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Their decor of these ships may look the same, but their contents rarely do. Enemies quickly ramp up in scale and offensive output. Thin Men and Floaters can be knocked out in a shot or two with a mid-level laser rifle; Mutoids are vast, overmuscled monster-men whoâ€™ll Bullrush your squad, then halve your poor teamâ€™s health bars in a single backhand slap. Tactical demands vary considerably depending on foe and mission type, often requiring you to either save civilians or kill everything you see. That said, by the end of the game youâ€™ll have hit on a combat formula that suits, and your ragtag bunch of squaddies will likely have become a mega-armour-clad gang of elites, able to shred all but the most horrific foes with a few volleys.
But that eventuality feels like a reward. Charting a course through Earthâ€™s imminent destruction is as unashamedly difficult as it was in 1994â€™s X-COM. Itâ€™s possible, through bad planning and bad management, to doom the planet early on, making the game feel unfair. Get it right, however â€“ survive the stresses of management, and the strains of aliens â€“ and youâ€™ll feel like worldâ€™s greatest hero.
Against all odds, Destructoid managed to save the galaxy, even though we barely manage to keep this site running. Thatâ€™s a story worth seeing to its end, even if Iâ€™ll soon forget it as many more stories play out in my future XCOM sessions. All the small nagging complaints I have with the game fade away when I recall all the great moments I've had with it.
The Escapist, 4.5/5.
Ultimately, these issues might dampen the experience, but on the whole the game is a fantastic. While many games stop at the decision of what weapon to equip, XCOM: Enemy Unknown forces you to make some hard choices both on a global scale and while combating the aliens.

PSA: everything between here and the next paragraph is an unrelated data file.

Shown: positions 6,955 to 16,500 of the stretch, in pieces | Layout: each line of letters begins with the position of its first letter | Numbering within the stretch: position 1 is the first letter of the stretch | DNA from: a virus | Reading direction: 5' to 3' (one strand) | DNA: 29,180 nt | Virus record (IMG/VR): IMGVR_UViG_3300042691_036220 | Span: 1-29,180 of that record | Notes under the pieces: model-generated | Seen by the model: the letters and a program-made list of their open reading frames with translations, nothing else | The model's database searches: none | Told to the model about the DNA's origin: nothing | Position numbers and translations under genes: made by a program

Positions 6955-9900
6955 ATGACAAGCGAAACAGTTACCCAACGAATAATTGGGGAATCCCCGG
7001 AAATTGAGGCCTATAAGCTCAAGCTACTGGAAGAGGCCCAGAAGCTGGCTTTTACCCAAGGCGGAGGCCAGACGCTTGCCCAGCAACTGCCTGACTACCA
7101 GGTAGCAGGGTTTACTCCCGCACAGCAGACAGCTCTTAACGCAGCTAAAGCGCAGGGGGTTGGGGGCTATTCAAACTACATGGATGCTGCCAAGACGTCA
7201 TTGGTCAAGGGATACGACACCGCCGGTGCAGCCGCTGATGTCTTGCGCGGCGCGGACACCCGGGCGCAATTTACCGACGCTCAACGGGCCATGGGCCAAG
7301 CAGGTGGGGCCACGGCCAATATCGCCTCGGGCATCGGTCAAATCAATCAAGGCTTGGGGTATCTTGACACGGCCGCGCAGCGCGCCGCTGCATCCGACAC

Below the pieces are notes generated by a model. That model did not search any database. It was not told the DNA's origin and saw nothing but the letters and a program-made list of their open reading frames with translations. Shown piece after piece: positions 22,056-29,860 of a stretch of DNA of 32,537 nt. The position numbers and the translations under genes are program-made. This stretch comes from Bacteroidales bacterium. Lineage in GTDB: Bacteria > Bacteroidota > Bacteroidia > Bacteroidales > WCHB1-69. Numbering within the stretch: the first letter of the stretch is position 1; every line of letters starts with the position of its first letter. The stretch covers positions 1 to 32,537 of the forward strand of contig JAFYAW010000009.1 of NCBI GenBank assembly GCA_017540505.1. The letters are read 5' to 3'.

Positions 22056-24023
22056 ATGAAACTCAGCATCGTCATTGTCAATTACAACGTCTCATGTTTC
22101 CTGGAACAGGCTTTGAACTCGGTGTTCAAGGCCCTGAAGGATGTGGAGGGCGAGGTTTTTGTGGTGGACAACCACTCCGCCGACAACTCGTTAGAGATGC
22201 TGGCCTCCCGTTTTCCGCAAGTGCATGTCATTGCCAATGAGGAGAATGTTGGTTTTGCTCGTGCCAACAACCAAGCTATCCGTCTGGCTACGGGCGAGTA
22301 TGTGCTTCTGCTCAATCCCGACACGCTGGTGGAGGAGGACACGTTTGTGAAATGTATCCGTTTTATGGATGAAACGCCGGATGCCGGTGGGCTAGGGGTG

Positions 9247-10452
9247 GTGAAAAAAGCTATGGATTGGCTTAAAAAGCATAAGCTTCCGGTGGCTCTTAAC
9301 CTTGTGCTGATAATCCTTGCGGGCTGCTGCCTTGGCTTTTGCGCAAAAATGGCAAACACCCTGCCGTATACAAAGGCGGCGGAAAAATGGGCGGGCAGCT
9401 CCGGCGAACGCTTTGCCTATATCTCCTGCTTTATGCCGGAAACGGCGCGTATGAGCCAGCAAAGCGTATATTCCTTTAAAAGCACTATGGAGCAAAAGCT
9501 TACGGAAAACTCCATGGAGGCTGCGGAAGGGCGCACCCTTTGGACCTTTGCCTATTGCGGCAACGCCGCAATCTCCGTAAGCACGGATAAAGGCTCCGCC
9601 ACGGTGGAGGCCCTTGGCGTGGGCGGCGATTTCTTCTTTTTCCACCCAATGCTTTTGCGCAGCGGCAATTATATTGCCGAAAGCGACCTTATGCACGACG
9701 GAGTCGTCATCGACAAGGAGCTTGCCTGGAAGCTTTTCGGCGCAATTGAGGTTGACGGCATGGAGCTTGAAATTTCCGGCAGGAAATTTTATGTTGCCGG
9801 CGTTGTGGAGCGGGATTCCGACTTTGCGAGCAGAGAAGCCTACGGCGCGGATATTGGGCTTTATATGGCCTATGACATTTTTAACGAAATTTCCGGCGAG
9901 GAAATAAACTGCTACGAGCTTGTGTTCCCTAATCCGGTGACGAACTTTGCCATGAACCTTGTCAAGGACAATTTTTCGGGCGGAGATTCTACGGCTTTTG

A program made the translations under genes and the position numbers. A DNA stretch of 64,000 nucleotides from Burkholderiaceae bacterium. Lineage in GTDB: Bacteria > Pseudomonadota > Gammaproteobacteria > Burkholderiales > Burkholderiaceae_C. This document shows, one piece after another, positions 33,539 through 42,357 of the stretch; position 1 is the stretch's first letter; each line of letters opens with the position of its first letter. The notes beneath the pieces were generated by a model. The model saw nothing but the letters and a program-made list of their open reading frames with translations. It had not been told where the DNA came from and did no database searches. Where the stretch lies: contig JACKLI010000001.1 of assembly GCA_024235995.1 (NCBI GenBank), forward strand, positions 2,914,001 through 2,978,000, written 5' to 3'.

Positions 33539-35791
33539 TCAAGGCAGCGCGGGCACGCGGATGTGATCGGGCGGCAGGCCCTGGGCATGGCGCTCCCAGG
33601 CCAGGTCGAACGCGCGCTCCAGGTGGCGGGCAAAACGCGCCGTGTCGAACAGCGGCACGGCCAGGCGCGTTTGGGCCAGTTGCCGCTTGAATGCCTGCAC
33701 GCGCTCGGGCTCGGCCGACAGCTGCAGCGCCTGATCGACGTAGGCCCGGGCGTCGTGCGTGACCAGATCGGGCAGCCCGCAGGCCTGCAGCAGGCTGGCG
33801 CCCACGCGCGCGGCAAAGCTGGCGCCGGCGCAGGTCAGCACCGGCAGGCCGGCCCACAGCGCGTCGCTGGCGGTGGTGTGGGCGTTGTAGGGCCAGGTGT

PC Gamer, 87/100.
XCOM is a style of game that arguably hasnâ€™t existed since original creator Julian Gollop released Laser Squad Nemesis in 2002; much of its appeal comes from the fact that itâ€™s filling a long-standing void. That makes it easier to shrug off its flawed presentation of your base and other key elements. That includes inexplicably limited soldier customization, which has fewer haircuts than the actual military and offers a diverse selection of 15 nearly-indistinguishable American voices in a game where you command soldiers from 16 different countries.
Mostly, itâ€™s a game that understands that loss can be leveraged in parallel with rewards to tell a great story. It paints from a unique emotional palette: doom, sacrifice, luck, surprise, revenge. It uses death like most of us use mayonnaise, and Impossible difficulty practically makes XCOM into a Mourning Simulator.
But this is where imagination fills in the gaps of XCOM: Enemy Unknownâ€™s purposefully lightweight script. The tale we tell ourselves of Captain William Wonka and his untimely death by an exploding forklift is much more personal and permanent than a pre-cooked narrative about alien invasion. Hemingway wouldâ€™ve appreciated this approach. â€œAll stories, if continued far enough,â€ he said, â€œend in death, and he is no true story-teller who would keep that from you.â€
You've seen me nitpick quite a few things in this review, including several things I think could be better and a couple of issues I'd consider major that absolutely need to be fixed (Firaxis is already working on a few of them), but I don't want to leave you with the impression that XCOM: Enemy Unknown is anything less than an amazing, triumphant game right down to its core. It's XCOM's Batman Begins, in effect -- it does a magnificent job of rebooting the series with its soul intact, delivering an awesome modern experience and paving the way for a future that doesn't just recreate the tense tactical battles and global strategy of the 18-year-old original, but builds on them. (By the way, this is one of the few times I'm actually thrilled at the prospect of DLC.) I implore you to play it if you have any interest in turn-based tactics whatsoever -- it is indisputably the best of its genre made in at least a decade. I leave the title of Best Game Ever with the original, but playing this one has done this old X-COM fan's heart good, and I believe it will make a whole lot of new fans, too.